What is the book about? Case Unclosable is the story of an open gestalt. Transferred into a specific life, this open gestalt is far more encompassing. This narration (as I would like to call this style henceforth) circles around the early loss of the father and this unresolved drama is resurfacing in the form of nightmares. If the author were not an experienced Gestalt therapist and could she not distinguish between a descriptive and meta-communicative, between factual, personal, and procedural depiction, then who knows what would have become of this material. As it is, she skillfully tackles this task, sorts her father’s legacy, researches, delves into her own history and confronts her fear of any possible impact this might have on her.
What emerges is a fascinating expedition into the suppressed and unanswered realms of her existence. The deeper she enters into the substance, the more she discovers the backdrop to her life and her own issues are appearing in a different light. It is an acknowledged fact: In every involvement one never merely encounters the object of one’s research, the other, but also oneself. What emerges and how it interconnects is a subject matter that allows no escape.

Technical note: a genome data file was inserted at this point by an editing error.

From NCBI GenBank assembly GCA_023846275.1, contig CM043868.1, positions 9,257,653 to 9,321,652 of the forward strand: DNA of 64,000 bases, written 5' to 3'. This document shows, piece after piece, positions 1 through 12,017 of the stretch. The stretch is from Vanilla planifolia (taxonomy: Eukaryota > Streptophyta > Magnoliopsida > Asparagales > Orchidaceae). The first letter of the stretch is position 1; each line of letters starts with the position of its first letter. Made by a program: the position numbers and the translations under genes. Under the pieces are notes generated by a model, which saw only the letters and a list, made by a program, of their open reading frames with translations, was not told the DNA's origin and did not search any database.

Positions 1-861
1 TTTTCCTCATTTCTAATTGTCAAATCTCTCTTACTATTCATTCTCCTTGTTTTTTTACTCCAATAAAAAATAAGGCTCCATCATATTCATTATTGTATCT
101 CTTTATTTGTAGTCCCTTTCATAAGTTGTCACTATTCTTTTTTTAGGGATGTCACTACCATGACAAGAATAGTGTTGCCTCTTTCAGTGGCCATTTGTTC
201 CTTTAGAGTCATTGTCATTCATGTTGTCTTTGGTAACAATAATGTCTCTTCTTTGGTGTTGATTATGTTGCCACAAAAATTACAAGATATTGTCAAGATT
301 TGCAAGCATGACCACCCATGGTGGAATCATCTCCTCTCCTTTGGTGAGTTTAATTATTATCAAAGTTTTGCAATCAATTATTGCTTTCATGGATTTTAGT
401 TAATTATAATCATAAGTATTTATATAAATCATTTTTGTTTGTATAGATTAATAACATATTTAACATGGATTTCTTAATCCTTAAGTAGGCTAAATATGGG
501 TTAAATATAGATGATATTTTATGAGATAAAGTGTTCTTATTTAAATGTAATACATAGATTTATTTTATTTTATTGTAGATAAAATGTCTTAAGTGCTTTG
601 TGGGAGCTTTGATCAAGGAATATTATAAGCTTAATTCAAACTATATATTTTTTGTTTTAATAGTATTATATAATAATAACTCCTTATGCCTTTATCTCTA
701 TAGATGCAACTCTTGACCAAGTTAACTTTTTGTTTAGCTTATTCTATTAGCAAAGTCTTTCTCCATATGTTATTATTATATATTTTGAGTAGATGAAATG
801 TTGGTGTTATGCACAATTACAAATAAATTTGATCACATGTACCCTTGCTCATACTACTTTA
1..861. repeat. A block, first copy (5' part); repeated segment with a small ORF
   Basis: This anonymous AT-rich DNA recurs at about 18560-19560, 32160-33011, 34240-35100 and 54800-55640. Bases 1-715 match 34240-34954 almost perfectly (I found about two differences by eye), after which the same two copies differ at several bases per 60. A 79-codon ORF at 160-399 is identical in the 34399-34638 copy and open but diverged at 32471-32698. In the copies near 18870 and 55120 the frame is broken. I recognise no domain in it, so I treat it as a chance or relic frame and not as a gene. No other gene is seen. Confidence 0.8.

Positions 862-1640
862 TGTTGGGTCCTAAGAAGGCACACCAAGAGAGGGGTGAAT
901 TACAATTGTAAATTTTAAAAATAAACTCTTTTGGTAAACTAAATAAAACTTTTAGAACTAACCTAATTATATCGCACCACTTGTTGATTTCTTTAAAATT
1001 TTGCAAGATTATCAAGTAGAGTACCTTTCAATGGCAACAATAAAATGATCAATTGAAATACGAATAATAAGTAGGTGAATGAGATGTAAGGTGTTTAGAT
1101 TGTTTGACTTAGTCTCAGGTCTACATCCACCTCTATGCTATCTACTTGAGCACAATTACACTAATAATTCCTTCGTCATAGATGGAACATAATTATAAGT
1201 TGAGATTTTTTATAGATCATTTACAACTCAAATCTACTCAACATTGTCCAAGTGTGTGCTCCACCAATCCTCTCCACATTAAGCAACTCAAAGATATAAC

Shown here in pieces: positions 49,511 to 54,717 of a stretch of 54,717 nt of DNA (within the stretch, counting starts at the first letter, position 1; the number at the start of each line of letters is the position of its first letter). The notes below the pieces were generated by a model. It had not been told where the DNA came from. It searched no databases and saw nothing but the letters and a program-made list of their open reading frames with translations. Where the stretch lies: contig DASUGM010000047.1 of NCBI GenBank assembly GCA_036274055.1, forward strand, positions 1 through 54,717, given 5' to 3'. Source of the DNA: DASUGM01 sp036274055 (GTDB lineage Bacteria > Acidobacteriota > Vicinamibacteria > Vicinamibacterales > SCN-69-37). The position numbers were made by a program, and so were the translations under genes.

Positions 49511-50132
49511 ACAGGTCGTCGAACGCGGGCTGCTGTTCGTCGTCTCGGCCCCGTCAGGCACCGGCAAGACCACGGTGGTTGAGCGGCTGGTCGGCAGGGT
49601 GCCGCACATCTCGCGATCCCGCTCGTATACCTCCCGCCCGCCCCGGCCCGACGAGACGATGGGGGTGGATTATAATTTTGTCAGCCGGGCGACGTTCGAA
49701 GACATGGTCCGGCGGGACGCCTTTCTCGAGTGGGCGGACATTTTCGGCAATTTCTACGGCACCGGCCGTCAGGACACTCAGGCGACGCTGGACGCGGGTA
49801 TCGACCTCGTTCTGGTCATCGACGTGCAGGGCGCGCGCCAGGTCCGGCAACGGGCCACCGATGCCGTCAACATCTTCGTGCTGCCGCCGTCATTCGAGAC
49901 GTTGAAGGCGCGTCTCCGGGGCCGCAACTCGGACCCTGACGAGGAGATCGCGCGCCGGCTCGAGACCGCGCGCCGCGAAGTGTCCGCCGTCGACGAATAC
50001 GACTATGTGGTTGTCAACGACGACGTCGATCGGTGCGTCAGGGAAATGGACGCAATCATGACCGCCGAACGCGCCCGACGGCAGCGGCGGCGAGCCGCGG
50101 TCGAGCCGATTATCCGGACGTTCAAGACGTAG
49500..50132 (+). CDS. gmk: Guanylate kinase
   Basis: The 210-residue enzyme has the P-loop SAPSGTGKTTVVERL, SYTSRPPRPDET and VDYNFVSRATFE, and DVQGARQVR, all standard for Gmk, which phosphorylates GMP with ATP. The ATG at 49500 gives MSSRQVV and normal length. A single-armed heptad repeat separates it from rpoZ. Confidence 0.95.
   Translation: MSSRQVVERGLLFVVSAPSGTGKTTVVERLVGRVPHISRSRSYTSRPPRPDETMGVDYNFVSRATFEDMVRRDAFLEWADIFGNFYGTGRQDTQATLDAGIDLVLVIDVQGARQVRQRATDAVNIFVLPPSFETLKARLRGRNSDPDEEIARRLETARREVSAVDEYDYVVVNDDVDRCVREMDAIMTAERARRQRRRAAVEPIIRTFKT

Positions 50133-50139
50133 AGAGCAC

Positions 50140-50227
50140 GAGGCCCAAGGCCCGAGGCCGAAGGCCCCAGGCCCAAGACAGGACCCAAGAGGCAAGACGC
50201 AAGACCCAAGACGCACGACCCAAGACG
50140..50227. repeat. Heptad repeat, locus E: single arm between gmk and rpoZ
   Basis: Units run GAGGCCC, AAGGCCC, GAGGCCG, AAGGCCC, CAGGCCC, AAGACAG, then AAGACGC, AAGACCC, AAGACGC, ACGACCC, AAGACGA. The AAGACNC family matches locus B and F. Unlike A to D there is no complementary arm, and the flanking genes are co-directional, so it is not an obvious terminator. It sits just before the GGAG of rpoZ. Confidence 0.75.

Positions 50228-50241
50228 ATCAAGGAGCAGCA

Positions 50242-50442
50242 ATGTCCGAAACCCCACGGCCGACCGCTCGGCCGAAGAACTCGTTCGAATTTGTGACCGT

In proper sequence: Nancy-Amendt-Lyon is confronted with an unpublished short story written by her father, “Tell Marvin,” in which he works through one of the cases he had taken on as a lawyer; it contains a variety of topics defining him as a person and that are part of his family history. It is about a young Vietnam veteran, who gets caught as a drug courier in a fictitious Latin American country, and who is awaiting his sentence. Nancy’s father was asked by Marvin’s mother to take on the case to try his utmost to get him released from prison. I do not want to disclose the ensuing developments apart from the fact that there are several twists and turns and it doesn’t take long until we are confronted with the horrors of the Holocaust.
This becomes a trip into the „Heart of Darkness“ as much as into the humanist motives of life. One encounters cowardice and courage, complacency and passion, cruelty and empathy, the drive towards justice and probing doubt, a lot of doubt, and a deep understanding of human beings. We learn a lot about delegation and attachment; the family’s atmosphere that contributes to our becoming ourselves, and that gives us life-tasks, showing us who we are and where we belong. But you have to have read it all by yourself...
Now, as a book reviewer I have a fundamental problem. I simply do not want to tell what is lurking behind the various bends of the story-line. The topical developments create an arc of suspense that I mustn’t give away. Therefore I won’t and merely offer a few hints. The author is not only directing the pace of the story. Being directly affected, she herself is drawn into the maelstrom of themes; she is simultaneously player, commentator, and spectator. The entire book is, due to its content and form, not suitable for any superficial party-talk: “May I offer you another shrimp canapé? Do you have enough to drink?“ No—instead, the soul may be overpowered at times. To stick with the story requires from the reader courage and will power.